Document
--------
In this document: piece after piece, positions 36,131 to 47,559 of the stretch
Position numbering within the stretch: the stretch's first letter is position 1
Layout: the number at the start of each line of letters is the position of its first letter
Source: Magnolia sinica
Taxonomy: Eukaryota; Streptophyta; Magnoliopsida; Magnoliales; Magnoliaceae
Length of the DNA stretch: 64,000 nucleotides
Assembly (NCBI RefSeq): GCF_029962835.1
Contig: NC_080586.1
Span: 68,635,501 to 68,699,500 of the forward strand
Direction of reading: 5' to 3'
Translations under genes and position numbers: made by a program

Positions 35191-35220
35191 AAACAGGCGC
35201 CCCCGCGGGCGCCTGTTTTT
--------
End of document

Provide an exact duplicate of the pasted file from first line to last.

In this document: piece after piece, positions 36,131 to 47,559 of the stretch
Position numbering within the stretch: the stretch's first letter is position 1
Layout: the number at the start of each line of letters is the position of its first letter
Source: Magnolia sinica
Taxonomy: Eukaryota; Streptophyta; Magnoliopsida; Magnoliales; Magnoliaceae
Length of the DNA stretch: 64,000 nucleotides
Assembly (NCBI RefSeq): GCF_029962835.1
Contig: NC_080586.1
Span: 68,635,501 to 68,699,500 of the forward strand
Direction of reading: 5' to 3'
Translations under genes and position numbers: made by a program

Positions 35191-35220
35191 AAACAGGCGC
35201 CCCCGCGGGCGCCTGTTTTT